Can a Nepal-Strength Quake Hit The US?

As reported by all major news organizations, a Magnitude 7.8 earthquake struck near Nepal’s capital, Katmandu, on April 25, 2015, taking more than 6,000 lives, demolishing buildings, and triggering avalanches that killed eighteen mountain climbers on Mt. Everest. Casualties and property damage from the quake were also reported by India, China, and Bangladesh.

The Nepal quake resulted from a major thrust fault rupture where the Indian Plate collides with the Eurasian Plate. This is one of the world’s most seismically active areas. In 2005, a Magnitude 7.6 earthquake in Kashmir on the same fault system triggered massive landslides that buried villages and killed 75,000 people.

Can a quake of equivalent strength hit the US? The answer is yes if you live on the west coast; no, not that strong, if you live along the eastern seaboard; and yes if you live near the New Madrid fault in the middle of the country.

A joint study by USGS, the California Geological Survey, and FEMA, published in April, 2015, indicates that more than 143 million Americans in 48 states live where damaging earthquakes can occur. That’s nearly half the US population, and double the estimate published by USGS 20 years ago. The study was based on an analysis of the newly published National Seismic Hazards Map. Those conclusions appear to be supported by a number of other recently released USGS studies.

One recent study pinpointed the epicenter of the 2011 Virginia 5.8 earthquake that shook the ground from eastern Canada to the Gulf Coast, cracked the Washington monument, and caused damage to buildings in several states. USGS located the epicenter on a previously unknown fault near Quail, VA, 20 miles east of the Blue Ridge Mountains. The Quail Fault is only 6 miles long, but may connect deep underground with other fault lines in the region. 

New data indicate that the New Madrid Seismic Zone, running through several Southern and Midwestern states, could reactivate and produce an earthquake in the M8.0 range, similar to the one that struck the region in 1811-1812. An earthquake of that strength on any of the 3 fault lines that make up the New Madrid Seismic Zone has the potential for inflicting great damage on parts of Illinois, Indiana, Missouri, Arkansas, Kentucky, Tennessee, and Mississippi.

Hydraulic fracturing (fracking) is believed to be contributing to swarms of earthquakes in several states. When fracking operators retrieve the chemical solution used to extract oil from deep shale deposits, they dispose of the waste by injecting it into deep wells. This deep injection lubricates dormant fault lines, causing slippage and earth movement. Oklahoma in particular has seen a great upswing in fracking-induced quakes. Oklahoma had 585 earthquakes of Magnitude 3.0 or higher in 2014. The state is on track for 800 such earthquakes in 2015. Prior to fracking, Oklahoma averaged 3 quakes a year.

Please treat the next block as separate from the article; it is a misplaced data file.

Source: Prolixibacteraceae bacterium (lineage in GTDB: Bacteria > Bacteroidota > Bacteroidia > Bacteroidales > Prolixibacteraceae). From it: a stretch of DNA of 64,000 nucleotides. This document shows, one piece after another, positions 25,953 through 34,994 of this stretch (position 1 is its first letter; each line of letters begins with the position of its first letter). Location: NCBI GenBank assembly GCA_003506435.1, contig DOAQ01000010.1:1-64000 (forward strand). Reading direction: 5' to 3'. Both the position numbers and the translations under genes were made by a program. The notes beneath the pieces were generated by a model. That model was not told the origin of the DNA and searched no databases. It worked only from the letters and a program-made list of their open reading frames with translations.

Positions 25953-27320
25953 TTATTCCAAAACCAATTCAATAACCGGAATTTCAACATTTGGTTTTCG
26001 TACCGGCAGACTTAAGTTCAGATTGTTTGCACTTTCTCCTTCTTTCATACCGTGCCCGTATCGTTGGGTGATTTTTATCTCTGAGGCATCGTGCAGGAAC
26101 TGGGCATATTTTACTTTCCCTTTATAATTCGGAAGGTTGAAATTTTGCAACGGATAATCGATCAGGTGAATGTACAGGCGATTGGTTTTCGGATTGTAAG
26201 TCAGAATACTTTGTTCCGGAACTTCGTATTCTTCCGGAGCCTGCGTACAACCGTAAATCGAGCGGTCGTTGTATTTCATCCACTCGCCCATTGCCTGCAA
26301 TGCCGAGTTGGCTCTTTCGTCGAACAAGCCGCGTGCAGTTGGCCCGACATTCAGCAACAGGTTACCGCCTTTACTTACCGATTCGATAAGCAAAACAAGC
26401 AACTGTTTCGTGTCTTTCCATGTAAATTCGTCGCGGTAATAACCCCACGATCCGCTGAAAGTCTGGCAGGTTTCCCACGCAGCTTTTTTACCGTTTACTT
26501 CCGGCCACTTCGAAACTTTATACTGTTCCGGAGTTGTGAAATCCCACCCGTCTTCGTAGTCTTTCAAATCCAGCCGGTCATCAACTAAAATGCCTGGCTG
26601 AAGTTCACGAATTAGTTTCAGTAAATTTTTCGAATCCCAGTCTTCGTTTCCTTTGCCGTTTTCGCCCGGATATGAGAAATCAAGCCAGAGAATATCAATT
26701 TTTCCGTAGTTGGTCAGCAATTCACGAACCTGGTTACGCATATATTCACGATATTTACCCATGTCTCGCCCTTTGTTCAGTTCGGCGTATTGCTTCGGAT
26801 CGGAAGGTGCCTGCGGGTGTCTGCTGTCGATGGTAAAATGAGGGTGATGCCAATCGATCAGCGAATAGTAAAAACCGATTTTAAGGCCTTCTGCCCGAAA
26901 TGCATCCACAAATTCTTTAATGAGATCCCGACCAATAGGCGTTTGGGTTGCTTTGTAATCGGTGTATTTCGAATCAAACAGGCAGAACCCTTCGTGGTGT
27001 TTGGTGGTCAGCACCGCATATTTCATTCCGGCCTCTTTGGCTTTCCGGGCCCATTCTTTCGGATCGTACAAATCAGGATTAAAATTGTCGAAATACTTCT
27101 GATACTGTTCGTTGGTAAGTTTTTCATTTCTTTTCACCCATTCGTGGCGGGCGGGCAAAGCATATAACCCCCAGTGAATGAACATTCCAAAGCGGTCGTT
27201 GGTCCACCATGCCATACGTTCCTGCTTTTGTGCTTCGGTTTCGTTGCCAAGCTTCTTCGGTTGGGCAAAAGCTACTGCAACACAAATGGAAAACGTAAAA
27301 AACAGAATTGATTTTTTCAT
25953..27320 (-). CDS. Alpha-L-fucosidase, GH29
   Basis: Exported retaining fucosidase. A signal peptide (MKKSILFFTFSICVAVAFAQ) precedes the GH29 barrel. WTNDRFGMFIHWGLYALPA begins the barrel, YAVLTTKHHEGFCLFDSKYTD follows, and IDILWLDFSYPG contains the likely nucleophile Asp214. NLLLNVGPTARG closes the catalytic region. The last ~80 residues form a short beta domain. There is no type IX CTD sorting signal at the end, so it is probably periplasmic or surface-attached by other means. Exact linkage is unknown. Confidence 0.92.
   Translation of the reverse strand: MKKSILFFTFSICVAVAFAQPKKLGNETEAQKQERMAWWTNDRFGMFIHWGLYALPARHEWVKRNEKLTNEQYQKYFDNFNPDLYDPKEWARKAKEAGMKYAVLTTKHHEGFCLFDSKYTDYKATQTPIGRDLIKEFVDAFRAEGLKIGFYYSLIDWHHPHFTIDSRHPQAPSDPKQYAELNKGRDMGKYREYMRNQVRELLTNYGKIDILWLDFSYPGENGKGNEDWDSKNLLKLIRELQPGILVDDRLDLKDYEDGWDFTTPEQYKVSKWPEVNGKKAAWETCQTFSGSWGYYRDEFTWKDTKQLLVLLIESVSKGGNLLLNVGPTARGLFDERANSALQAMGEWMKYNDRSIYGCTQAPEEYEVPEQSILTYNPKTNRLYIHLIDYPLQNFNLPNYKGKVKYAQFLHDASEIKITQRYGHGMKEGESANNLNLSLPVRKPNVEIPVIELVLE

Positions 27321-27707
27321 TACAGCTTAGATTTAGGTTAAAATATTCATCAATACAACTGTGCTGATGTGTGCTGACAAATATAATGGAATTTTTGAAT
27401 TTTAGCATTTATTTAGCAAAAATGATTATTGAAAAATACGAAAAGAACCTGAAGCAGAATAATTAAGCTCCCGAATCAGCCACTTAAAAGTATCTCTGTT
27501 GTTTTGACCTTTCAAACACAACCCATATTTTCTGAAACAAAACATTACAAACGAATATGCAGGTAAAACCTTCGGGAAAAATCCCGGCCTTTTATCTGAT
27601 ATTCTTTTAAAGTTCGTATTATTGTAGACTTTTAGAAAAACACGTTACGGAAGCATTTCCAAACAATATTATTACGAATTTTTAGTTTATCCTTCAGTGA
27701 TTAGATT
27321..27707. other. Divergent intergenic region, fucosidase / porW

On the US west coast, seismologists have been predicting an 8.0 on the San Andreas and up to a 9.3 on the Cascadia Subduction Zone off the coasts of Oregon and Washington. And now, a new analysis of a minor fault line has raised some concerns. The Ventura fault, 70 miles north of Los Angeles, runs from the Santa Barbara Channel seafloor, through the city of Ventura, connecting deep underground with other fault lines that run along the foothills of Los Angeles and San Bernardino Counties. Researchers believe a rupture on that fault could produce a Magnitude 8.0 quake that would inflict great damage on millions of people in 5 Southern California counties.

The best way to protect against a mega earthquake is to make sure the structures where you live and work are built to the latest earthquake standards. And make sure there are no heavy objects on walls or high shelves that can fly loose and injure you. Earthquakes are unpredictable. Even if you live where they seldom occur, it’s best to be prepared.